OFF THE TOP
You might have heard: Chicago Sun-Times and Chicago Public Media are in talks to “become a combined entity” (Robert Feder)
But did you know: Chicago Public Media’s board approves acquisition of Chicago Sun-Times (Crain’s Chicago Business)
The board of directors of Chicago Public Media voted late Wednesday to pursue acquisition of the Chicago Sun-Times, a merger that would “create one of the largest local nonprofit news organizations in the nation and be a national model for the future of local journalism,” their joint statement read. Both organizations have signed a nonbinding letter of intent to develop a partnership. WBEZ interim CEO Matt Moog will step up to serve as CEO of Chicago Public Media, and Nykia Wright will continue to serve as CEO of the Sun-Times.
+ Noted: Today is the deadline for newsrooms to apply to host a Report for America fellow in 2022 (Report for America); YouTube will ban prominent anti-vaccine activists and block all anti-vaccine content (The Washington Post); Google adds feature to search results that shows users information about the source (Twitter, @Google)
Journalism managers are burned out. Is it time for a work redesign?
Journalism has a long history of inducing stress and burnout in workers. Here are several suggestions for improving newsroom workflows and workloads so that the jobs are more sustainable — and the people in them healthier and happier. “Local journalism can’t be saved on the backs of overworked leaders whose careers are breaking them,” writes Jane Elizabeth. “It’s time to create a change in the bad bones in journalism’s historic work structure.”
TRY THIS AT HOME
Local news outlets can assess their ‘AI readiness’ through AP survey (AP)
The Associated Press has begun surveying local U.S. news outlets to assess their ability to adopt artificial intelligence tools. The survey asks about technologies and applications that the newsrooms currently use, and how automation and AI might streamline their news and business functions. The findings will be used to develop a free, online curriculum that AP will build next year. “There is a growing technology gap between national and local newsrooms that this project aims to narrow,” said Aimee Rinehart, AP’s program manager for the new initiative. “It’s critical that our survey has broad participation from local newsrooms of every size and includes AP members and non-AP members alike.”
+ Four tips for covering religious exemptions to vaccine mandates (Journalist’s Resource)
Automated accounts conduct 20% of Twitter attacks on journalists in Brazil, study says (LatAm Journalism Review)
A Reporters Without Borders survey found that social media has become hostile territory for the press in Brazil. One-fifth of threats aimed at journalists on social media were very likely to have originated from bots. This level of automation raises the suspicion that attacks on journalists are systematically planned and coordinated, the study’s authors wrote. The highest number of automated attacks on journalists came the day after an investigation into President Jair Bolsonaro’s “secret billion-dollar budget” was published by newspaper Estadão, suggesting that the government is behind the attacks.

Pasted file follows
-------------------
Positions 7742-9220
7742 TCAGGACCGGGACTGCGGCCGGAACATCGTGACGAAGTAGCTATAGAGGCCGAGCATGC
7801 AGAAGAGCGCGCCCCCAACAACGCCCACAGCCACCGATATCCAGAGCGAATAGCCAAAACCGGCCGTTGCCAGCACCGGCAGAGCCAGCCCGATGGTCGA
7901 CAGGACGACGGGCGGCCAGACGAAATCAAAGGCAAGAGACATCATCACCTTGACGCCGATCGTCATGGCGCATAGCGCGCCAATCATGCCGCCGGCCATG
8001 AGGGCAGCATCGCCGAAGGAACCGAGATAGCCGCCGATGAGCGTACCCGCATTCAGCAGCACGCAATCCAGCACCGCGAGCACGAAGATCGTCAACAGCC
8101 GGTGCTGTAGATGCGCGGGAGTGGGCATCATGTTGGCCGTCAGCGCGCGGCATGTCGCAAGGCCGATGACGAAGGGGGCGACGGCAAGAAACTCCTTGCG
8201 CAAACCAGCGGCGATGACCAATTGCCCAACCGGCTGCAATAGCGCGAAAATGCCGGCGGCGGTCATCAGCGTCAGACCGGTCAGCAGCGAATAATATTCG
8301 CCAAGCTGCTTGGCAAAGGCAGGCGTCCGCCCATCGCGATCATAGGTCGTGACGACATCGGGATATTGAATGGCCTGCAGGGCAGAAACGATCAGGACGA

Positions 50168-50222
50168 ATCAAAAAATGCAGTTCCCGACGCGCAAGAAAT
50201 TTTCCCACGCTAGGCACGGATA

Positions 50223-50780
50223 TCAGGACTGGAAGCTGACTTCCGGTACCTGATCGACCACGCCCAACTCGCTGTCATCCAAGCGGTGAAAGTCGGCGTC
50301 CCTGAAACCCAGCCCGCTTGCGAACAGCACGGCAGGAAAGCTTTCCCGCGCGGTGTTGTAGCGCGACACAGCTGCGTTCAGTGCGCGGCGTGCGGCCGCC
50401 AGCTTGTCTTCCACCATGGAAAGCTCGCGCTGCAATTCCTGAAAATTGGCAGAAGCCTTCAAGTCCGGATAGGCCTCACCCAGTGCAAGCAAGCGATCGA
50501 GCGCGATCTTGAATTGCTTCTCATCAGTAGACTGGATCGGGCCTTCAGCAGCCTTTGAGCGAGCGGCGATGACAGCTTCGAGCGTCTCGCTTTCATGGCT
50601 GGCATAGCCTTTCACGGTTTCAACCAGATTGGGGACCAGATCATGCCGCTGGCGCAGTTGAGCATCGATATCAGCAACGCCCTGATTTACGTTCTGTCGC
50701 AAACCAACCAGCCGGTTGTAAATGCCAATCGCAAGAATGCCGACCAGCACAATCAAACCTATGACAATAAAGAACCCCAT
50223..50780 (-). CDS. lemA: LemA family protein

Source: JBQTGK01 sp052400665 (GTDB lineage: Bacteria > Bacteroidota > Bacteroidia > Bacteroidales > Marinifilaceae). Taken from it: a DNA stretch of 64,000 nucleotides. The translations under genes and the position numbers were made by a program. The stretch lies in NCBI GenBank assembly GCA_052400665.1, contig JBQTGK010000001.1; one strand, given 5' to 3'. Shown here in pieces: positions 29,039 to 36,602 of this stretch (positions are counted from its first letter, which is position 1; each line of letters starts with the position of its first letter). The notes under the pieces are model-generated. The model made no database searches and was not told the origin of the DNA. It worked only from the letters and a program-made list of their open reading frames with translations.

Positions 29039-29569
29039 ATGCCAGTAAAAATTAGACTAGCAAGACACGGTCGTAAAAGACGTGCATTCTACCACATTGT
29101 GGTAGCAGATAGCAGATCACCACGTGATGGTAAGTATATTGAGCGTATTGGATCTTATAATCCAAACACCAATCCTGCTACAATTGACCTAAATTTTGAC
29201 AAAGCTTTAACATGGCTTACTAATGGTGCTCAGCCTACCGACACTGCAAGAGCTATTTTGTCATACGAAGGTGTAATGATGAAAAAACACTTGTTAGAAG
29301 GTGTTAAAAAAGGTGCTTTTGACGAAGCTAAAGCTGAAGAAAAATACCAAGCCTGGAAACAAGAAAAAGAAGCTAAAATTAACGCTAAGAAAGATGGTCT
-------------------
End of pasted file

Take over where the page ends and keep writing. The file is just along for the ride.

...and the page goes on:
The AFRO-American Newspapers invests to digitize 129 years of archives (Local Media Association)
The AFRO-American Newspapers plans to create a searchable and publicly accessible database housing digitized artifacts including newspapers, photos, letters, business records, original audio recordings, advertisements and even reporters’ notebooks. The company received a $535,000 grant from #StartSmall, a philanthropic initiative by Twitter CEO Jack Dorsey, to undertake the project. “The collection is really remarkable. It’s probably one of the best-preserved Black newspaper collections in the country,” said Savannah Wood, a fifth-generation member of The AFRO-American Newspapers family and executive director of AFRO Charities. The AFRO-American Newspapers was founded in 1892 by a former enslaved man and his wife; the company today is led by their descendants.
UP FOR DEBATE
A New Yorker staffer questions racial equality at the magazine — and becomes the talk of the town (The Washington Post)
In 2019, archives editor Erin Overbey began combing through back issues of the New Yorker and tabulating the race and gender of its writers and editors. She found that almost none of the magazine’s stories had been edited by a Black person, and only a small fraction had been written by Black, Hispanic or Asian American women — “not surprising, perhaps, in a magazine whose history stretches to 1925,” writes Paul Farhi. Overbey’s findings, which she posted on Twitter, were met with praise from influential writers, including one who called it “a landmark in American press criticism.” New Yorker website editor Michael Luo defended the magazine, tweeting that the percentage of person-of-color hires in the New Yorker’s digital side has been “very, very high” since he took over in 2016.
Readers may perceive context in a story as an indicator of reporter bias (Twitter, @tamarwilner)
A Center for Media Engagement study found that certain journalistic practices, like adding context to a story, can contribute to audiences’ perceptions of the reporter’s bias. Other practices, like including quotes and eyewitness accounts from people who experienced events, were highly valued by participants in the study, who “saw these techniques as the ultimate vessels of truth,” writes Tamar Wilner, one of the study’s coauthors. Participants appreciated journalists’ watchdog role but also wanted a “passive, detached journalism” — sentiments that seem to be in conflict with each other, Wilner notes.